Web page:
Sometimes you can’t save the person in danger, but you can stand beside the mourners.  Two stories I came across – and surely there are many more – remind us that it’s fine to “Je suis …” and change your profile pictures, but actions are so much more powerful.

A rabbi brought members of his congregation to grieve with mourners of the Orlando terror attack.  Just showing up was enough.

A flight crew found out that a passenger was on her way to her grandson’s funeral.  He was one of the victims in Orlando.  All the passengers wrote notes and when they deplaned, every person stopped to personally give their condolences.

Shavuot in Israel – Standing together

This week also marked Shavuot in Israel.  Shavuot is the fiftieth day after Passover and marks the date that the Israelites received the Ten Commandments at Sinai.  It’s a pilgrimage holiday meaning that when the Temple stood, people came to offer sacrifices.  Today, we aren’t offering sacrifices, but we still stand together, raise our voices in song, and choose life.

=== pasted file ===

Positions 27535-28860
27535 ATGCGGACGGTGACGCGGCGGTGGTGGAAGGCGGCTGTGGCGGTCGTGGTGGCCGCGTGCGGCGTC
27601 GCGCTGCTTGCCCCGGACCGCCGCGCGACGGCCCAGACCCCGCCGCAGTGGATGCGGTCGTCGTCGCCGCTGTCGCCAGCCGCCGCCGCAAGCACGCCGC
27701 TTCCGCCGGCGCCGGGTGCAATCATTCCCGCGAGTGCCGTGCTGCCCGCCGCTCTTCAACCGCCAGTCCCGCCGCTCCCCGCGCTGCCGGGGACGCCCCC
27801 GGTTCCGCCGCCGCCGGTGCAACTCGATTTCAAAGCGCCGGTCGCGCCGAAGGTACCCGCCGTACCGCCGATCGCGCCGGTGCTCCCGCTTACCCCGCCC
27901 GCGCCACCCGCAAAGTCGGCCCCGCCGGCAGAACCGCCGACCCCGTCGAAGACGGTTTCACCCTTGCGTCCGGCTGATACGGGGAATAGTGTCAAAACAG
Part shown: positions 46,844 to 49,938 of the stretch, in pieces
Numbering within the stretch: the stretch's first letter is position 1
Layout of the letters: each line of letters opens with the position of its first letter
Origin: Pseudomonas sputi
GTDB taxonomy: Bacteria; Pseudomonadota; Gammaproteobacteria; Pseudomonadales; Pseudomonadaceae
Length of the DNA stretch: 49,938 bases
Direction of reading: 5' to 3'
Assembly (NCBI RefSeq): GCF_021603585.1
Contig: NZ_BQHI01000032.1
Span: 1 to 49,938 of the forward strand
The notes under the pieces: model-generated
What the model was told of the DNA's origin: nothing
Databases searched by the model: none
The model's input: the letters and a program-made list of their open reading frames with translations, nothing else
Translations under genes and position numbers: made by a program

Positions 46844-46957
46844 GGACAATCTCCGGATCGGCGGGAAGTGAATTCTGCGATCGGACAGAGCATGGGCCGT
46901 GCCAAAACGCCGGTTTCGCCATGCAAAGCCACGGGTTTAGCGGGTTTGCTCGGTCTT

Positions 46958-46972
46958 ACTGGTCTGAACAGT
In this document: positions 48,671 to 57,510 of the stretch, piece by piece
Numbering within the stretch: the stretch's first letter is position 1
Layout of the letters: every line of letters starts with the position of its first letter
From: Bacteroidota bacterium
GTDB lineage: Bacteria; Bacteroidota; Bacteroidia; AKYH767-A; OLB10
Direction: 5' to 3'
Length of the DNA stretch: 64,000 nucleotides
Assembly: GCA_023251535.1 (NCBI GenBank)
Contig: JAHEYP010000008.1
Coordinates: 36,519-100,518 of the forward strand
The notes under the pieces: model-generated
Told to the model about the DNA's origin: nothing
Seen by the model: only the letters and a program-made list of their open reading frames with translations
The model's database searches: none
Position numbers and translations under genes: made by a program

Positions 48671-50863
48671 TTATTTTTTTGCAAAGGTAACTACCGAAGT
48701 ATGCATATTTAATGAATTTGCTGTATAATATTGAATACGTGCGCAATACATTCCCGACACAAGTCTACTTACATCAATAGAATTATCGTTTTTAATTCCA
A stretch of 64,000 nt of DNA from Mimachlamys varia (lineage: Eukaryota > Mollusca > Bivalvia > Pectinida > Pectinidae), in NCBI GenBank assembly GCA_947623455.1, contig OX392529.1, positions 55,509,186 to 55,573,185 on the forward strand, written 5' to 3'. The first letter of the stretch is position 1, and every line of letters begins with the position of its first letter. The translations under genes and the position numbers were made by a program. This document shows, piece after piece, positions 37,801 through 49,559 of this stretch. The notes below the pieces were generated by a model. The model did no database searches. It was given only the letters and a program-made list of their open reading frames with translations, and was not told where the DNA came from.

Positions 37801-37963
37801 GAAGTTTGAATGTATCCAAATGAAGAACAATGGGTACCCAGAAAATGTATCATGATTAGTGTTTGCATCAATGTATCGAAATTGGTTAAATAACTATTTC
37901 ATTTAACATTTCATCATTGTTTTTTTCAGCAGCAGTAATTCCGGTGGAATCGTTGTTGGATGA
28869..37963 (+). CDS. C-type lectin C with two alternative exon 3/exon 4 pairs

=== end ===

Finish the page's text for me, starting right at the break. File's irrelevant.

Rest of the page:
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Here’s a video I took while watching the sunrise on Shavuot at the Western Wall

From a single candle, thousands can be lit

When I watch the sun rise over the people and hear them singing, I know that the world is going to be okay.  Some people choose to do evil.  This is a fact and we see plenty of evidence of it.  But more people choose to do good.  More people choose light.  Sure, there may be moments .of regret, but every day we have a choice.  We can choose light and keep choosing it until we break down the power of darkness.

Wishing all the fathers a Happy Father’s Day!

And remembering my Dad z’’l

Soldiers Remembrance Day (Yom HaZikaron)—Independence Day (Yom HaAtzmaut)

After Passover, Israel marks Holocaust Remembrance Day, remembering and honoring victims of the Holocaust.  The following week, the nation remembers fallen soldiers and victims of terror attacks.  Immediately afterwards, the streets are filled with joy for Independence Day.

It took a while for me to connect to this rhythm of honoring the memory of the dead and celebrating the birth of a country.  But I think the bottom line is that Israel loves life while not rejecting or denying the sacrifices made by others.

Maagan Michael 2001